It’s old news but good news: between August 2018 and January 2019 we did a major overhaul of the front section of our undergraduate prospectus 2020 (PDF).
Here’s a summary of what we did and why. I’m mainly going to cover the content-side rather than the design-side, which will be a separate blog post.
The purpose of the front section
The front section of our prospectus gives an overview of the University and the city. It could form a prospective student’s first impression of York (although we know a lot of students start their journey online – I’ll come back to that later). The main aims of the content are to:
- Showcase York’s distinctive experience, convey our brand values and show the real personality of York – so students can find out whether York is a good fit for them.
- Inspire and excite students to seriously consider York, and to set their expectations.
- Create a compelling and genuine overview about the quality of the York experience, and encourage students to find out more about us online and/or meet us at an event.
- Provide useful practical information and advice, from fees and funding to accommodation and how to apply.
- Complement our online content, which should have the same messaging and tone of voice.
The printed prospectus gets used by our Student Recruitment and Admissions team at events on and off campus, including Open Days, talks in schools and colleges, and study fairs in the UK and abroad. Prospective students can also download a PDF copy, or request a printed copy via the website.
Prospectus in numbers
To set the scene, I thought it would be useful to highlight some key numbers:
- 51 pages in the front section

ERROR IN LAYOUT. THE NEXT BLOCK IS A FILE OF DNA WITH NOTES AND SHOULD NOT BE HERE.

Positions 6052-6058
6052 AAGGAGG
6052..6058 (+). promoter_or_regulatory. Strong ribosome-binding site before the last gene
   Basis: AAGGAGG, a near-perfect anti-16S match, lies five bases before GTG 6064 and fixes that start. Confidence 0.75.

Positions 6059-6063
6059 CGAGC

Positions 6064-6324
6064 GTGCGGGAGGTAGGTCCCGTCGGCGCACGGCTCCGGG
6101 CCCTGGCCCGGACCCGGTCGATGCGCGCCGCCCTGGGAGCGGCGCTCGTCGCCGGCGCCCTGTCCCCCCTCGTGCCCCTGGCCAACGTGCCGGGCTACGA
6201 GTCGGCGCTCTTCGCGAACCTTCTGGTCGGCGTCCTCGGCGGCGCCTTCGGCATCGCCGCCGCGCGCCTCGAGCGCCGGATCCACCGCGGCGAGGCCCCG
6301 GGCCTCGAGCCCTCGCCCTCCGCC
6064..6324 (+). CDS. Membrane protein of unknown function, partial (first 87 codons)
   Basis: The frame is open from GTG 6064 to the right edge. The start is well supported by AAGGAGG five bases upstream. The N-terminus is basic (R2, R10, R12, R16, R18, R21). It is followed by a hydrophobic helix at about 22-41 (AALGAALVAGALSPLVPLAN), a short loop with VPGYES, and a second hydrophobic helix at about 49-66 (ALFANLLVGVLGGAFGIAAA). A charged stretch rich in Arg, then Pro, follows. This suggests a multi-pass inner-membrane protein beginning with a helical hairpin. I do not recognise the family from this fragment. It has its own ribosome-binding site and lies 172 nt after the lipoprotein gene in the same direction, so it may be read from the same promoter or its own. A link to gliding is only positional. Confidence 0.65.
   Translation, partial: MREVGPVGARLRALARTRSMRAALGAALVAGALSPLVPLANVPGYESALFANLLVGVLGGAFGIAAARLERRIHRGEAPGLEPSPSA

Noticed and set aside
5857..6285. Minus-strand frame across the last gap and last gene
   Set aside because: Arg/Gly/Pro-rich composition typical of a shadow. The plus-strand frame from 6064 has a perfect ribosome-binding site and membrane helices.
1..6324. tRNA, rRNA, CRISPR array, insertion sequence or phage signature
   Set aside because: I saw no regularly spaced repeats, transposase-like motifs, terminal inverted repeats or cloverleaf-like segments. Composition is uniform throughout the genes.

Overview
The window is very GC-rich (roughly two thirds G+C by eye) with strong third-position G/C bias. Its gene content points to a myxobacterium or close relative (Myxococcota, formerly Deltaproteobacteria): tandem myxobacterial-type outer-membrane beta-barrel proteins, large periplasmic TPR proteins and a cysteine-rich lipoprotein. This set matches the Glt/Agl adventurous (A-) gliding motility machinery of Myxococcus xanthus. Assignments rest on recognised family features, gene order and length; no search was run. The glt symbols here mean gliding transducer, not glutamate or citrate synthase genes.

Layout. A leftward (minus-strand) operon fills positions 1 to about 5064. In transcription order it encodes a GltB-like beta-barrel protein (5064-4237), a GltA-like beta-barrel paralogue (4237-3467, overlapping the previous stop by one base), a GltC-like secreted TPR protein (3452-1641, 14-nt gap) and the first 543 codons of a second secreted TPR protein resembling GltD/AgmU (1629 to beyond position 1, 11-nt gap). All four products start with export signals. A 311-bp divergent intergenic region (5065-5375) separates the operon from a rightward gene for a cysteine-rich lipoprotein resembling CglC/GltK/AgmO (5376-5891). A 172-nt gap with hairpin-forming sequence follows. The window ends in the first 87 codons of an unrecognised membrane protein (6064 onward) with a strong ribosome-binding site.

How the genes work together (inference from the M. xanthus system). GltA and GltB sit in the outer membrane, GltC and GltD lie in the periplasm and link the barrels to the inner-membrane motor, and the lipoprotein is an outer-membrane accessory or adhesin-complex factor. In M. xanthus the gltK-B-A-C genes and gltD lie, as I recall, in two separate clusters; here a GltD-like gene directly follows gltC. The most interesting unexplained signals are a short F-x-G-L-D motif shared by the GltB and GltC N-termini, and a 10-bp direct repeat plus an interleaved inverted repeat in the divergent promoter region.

- ~55 days spent developing the content (on top of this there is also time spent on graphic design, photography, project management and by the subject matter experts checking the content)
- 37 information providers (staff who needed to check the factual accuracy of the content – massive thank you again to everyone involved in this!)
- 16 profiles/quotes (mainly from current students, as well as quotes from a graduate and an academic)
- 3,779 PDF downloads (Feb–Aug 2018 for the 2019 prospectus)
- 7,539 requests for a printed copy in 2018 (compared to 13,511 in 2015)
- 77,691 unique pageviews of the undergraduate landing page (Feb–Aug 2018)
This not only highlights how big this piece of work is, it also shows some interesting statistics around it’s use compared to online content.
There is an interesting but not surprising trend in PDF downloads and requests for printed copies decreasing and an intriguing comparison with web traffic (much bigger numbers). This doesn’t mean we no longer need a printed prospectus though, and leads on nicely to what we changed and why…
One of the major changes we made was reducing the amount of copy. We did this for a few reasons:
- To make the content more digestible and usable, which also allowed for more white space and images.
- The detailed content is online so we wanted to give more of an overview in the prospectus and drive readers online for a fuller picture.